National Federation of the Blind
By Chris Kuell
In 1961 my parents paid the
astronomical price of $9,000 for a summer cottage deep in the woods of
Maine. Camp, as we called it, had two bedrooms, an indoor toilet and sink
but no shower or bath, and sat next to a small lake. This was where my
siblings and I spent a portion of every summer growing up. No phone, no
television, and only one station came in on the radio, WBZ from Boston,
which is how I fell in love with the Red Sox.
The Titanic opened up new fishing
venues to us. Across the lake from us was a spot where the perch would
almost jump on your hook. To the left was pickerel point, a weedy patch
where the long, whippish fish like to lurk. At dusk the bass liked to
feed, and one evening after a rainstorm I caught what I thought must be
the biggest fish in the lake, a sixteen-and-a-half inch large-mouth bass
that established me as the best angler in history
at least until
my brother David caught a seventeen incher two weeks later. He cut a plank
of pine board the exact size of his fish, creating a plaque detailing
the historic catch that hung on the wall of the camp until my parents
sold it just a few years ago.
In college I would excuse myself
to practice my casting every time I visited my folks at the camp. Each
of the five years I lived in Vermont, I would enter the Lake Champlain
Fishing Derby, hoping to finally land a prize-winning fish, yet always
came up short. Even the year I netted a pike-a fish story I'll save for
another day- wasn't big enough to win me a trophy or a mention in the
After college, with a new job
and working on the old house my wife and I had purchased, there wasn't
much time for fishing. The summer my son turned four we visited friends
in upstate New York and got him his own Zebco 202. I got to experience
the same wonder my Dad once had--how the hell did you get your line wound
up in a tree, under a rock, around the dock and then stuck in your shirt?
The joy on his face made up for the lack of time I had to do some fishing
of my own. And by the following summer, I was blind.
My son grew to be quite the
fisherman. One day at my parent's camp he caught over 100 inches of fish.
I kept him company, chatting and going to get him a sandwich so he could
keep casting, but I had no desire to throw in my own line. Like many of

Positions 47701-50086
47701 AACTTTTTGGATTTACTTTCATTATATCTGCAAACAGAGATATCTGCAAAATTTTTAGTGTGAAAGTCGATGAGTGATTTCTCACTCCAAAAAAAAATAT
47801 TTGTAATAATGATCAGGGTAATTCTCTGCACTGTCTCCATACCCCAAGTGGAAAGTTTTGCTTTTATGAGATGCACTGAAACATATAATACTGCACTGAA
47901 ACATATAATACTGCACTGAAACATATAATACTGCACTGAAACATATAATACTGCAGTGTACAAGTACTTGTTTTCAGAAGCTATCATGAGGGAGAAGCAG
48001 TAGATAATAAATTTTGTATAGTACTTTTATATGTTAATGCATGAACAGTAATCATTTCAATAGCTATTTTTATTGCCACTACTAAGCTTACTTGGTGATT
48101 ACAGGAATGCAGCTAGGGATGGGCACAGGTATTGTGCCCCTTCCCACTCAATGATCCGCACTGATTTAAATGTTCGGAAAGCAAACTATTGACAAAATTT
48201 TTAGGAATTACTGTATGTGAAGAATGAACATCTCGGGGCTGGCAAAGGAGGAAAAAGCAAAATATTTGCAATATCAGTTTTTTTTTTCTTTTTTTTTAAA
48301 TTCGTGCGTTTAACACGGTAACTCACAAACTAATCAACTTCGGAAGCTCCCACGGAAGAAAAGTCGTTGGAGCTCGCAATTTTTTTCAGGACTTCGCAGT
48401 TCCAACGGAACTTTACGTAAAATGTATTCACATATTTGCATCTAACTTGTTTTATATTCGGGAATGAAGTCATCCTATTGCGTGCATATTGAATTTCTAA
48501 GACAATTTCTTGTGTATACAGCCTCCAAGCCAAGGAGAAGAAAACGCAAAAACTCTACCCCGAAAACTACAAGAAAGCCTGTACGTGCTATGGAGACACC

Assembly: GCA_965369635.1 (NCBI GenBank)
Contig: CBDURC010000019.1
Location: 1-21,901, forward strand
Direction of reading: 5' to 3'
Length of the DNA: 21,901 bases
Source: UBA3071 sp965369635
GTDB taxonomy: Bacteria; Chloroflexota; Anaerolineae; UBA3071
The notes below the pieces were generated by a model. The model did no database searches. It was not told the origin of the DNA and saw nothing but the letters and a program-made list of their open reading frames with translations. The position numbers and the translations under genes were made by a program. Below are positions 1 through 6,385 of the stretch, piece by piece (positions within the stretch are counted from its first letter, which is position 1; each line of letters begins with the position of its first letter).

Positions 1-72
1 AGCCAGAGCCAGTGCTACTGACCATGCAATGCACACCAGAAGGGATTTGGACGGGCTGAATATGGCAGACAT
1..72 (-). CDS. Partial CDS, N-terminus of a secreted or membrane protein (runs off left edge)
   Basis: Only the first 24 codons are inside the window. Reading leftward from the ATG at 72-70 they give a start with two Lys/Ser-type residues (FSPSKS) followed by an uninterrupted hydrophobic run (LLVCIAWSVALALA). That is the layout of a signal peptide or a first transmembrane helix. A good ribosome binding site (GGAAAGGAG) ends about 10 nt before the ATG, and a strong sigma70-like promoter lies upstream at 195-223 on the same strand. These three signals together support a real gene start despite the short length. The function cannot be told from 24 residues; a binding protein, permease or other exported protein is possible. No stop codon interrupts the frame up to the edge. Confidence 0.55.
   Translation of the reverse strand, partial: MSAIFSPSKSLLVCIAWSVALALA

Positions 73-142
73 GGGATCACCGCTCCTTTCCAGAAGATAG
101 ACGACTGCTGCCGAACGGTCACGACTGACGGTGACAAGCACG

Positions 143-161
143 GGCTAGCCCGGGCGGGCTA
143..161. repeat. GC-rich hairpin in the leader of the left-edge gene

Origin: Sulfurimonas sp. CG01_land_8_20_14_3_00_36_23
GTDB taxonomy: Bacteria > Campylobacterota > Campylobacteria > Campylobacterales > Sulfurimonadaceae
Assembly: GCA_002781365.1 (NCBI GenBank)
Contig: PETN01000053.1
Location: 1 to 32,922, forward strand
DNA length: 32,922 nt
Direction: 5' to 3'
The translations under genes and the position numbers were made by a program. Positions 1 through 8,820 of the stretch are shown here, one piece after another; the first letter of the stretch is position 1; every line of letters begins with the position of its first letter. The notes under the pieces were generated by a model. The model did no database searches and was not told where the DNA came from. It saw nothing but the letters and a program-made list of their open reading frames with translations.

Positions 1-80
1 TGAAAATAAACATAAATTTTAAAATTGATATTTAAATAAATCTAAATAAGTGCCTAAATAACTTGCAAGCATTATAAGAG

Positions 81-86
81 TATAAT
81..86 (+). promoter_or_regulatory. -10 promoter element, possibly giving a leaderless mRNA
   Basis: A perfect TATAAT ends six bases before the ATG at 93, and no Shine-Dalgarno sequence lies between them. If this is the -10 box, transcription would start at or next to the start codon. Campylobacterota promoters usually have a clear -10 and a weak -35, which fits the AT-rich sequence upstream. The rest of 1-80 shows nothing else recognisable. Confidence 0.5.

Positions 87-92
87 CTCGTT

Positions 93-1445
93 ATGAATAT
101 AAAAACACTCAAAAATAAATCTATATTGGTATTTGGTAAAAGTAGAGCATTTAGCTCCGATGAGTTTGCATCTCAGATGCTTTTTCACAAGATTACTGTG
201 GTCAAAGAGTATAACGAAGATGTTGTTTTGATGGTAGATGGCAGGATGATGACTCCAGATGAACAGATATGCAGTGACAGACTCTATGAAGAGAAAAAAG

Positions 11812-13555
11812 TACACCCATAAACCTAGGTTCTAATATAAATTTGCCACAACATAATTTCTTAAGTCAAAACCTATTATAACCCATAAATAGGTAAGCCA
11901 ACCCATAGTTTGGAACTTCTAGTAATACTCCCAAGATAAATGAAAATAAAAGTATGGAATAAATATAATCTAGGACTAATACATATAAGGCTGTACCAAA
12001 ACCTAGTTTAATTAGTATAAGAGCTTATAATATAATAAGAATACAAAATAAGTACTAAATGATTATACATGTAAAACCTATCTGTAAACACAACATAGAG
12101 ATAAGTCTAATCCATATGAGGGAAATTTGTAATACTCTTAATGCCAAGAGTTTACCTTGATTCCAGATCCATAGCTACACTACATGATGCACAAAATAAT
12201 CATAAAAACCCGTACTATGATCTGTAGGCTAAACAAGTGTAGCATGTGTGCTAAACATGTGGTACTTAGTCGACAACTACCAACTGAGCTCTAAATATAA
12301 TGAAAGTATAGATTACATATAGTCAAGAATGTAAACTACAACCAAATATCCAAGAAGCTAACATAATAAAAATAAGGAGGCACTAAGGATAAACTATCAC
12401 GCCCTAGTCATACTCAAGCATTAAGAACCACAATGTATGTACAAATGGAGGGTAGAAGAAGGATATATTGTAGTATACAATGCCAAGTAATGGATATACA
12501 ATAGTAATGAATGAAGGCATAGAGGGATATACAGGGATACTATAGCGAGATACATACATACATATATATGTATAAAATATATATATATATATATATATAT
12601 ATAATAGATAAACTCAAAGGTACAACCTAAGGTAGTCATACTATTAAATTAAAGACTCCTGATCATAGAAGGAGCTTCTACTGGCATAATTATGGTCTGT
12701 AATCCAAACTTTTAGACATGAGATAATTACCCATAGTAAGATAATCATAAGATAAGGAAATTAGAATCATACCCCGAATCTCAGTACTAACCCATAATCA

the things I'd done when I was sighted, fishing had lost its allure. I
satisfied myself by listening to his excitement and feeling the size of
some of the whoppers he caught.
In the spring of 2009, my friend
Allan Golabek, who is also blind, told me about a fishing tournament he'd
heard about. Hosted by the Berlin Lions Club, it was exclusively for people
who were visually impaired. According to Al, the Lions supplied the poles,
the bait, fed you lunch-all you had to do was show up. Unfortunately,
I took a bad fall, fractured several bones in my foot, was stuck in a
cast for nearly seven months and missed the derby.
The 2010 Lions VIP Fishing
Derby was on a beautiful, sunny day at Sage Park Pond in Berlin, Connecticut.
I caught three trout and a bluegill, more fish than I'd caught in over
a decade, but it was only enough to land me fourth place. The first three
places got a free trip to the Outer Banks for the National Derby, which
is the story of my life. In August, Bob Christensen, the Lion who ran
the CT Derby, called to say the first place winner couldn't go to North
Carolina, and would I like to go? I jumped on the opportunity, but my
mother-in-law was in the last weeks of her battle with pancreatic cancer
and I couldn't go.
Fast forward to April 17, 2011.
We'd had two inches of rain the previous night, and people said the pond
was muddy and dark. A little before 9:00 we grabbed our poles and bait,
spread out around the edge of the pond and waited. And waited. About ten
minutes went by, I was expecting a whistle or a horn or something when
one of the sighted folks asked, "Why aren't you fishing?"
Fifteen minutes later I caught
the first fish of the day, a feisty, eleven inch rainbow trout. An hour
later I caught another, this one 11 ½ inches. Allan, who was on
my left, hadn't had a bite. Alex, on my right, caught one, but it flopped
off the hook just as he pulled it from the water. Across the pond I heard
one or two happy shouts, but the mosquitoes seemed to be biting more than
After poles had been turned
in and we'd feasted on burgers, hot dogs and fresh trout, it was time
for awards. Turns out my three fish were enough to land me a huge, first
place trophy-and a trip to North Carolina this Fall. As people shook my
hand and congratulated me, I remembered that seventeen-inch plaque hanging
on the camp wall for nearly thirty years. I smiled, thinking of the picture
of me with this big trophy I'm going to give my brother David for Christmas
To learn more about the Lions
VIP Fishing Derby, contact Bob Christensen at 860-680-7227 or firstname.lastname@example.org
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|Updated December 7, 2011|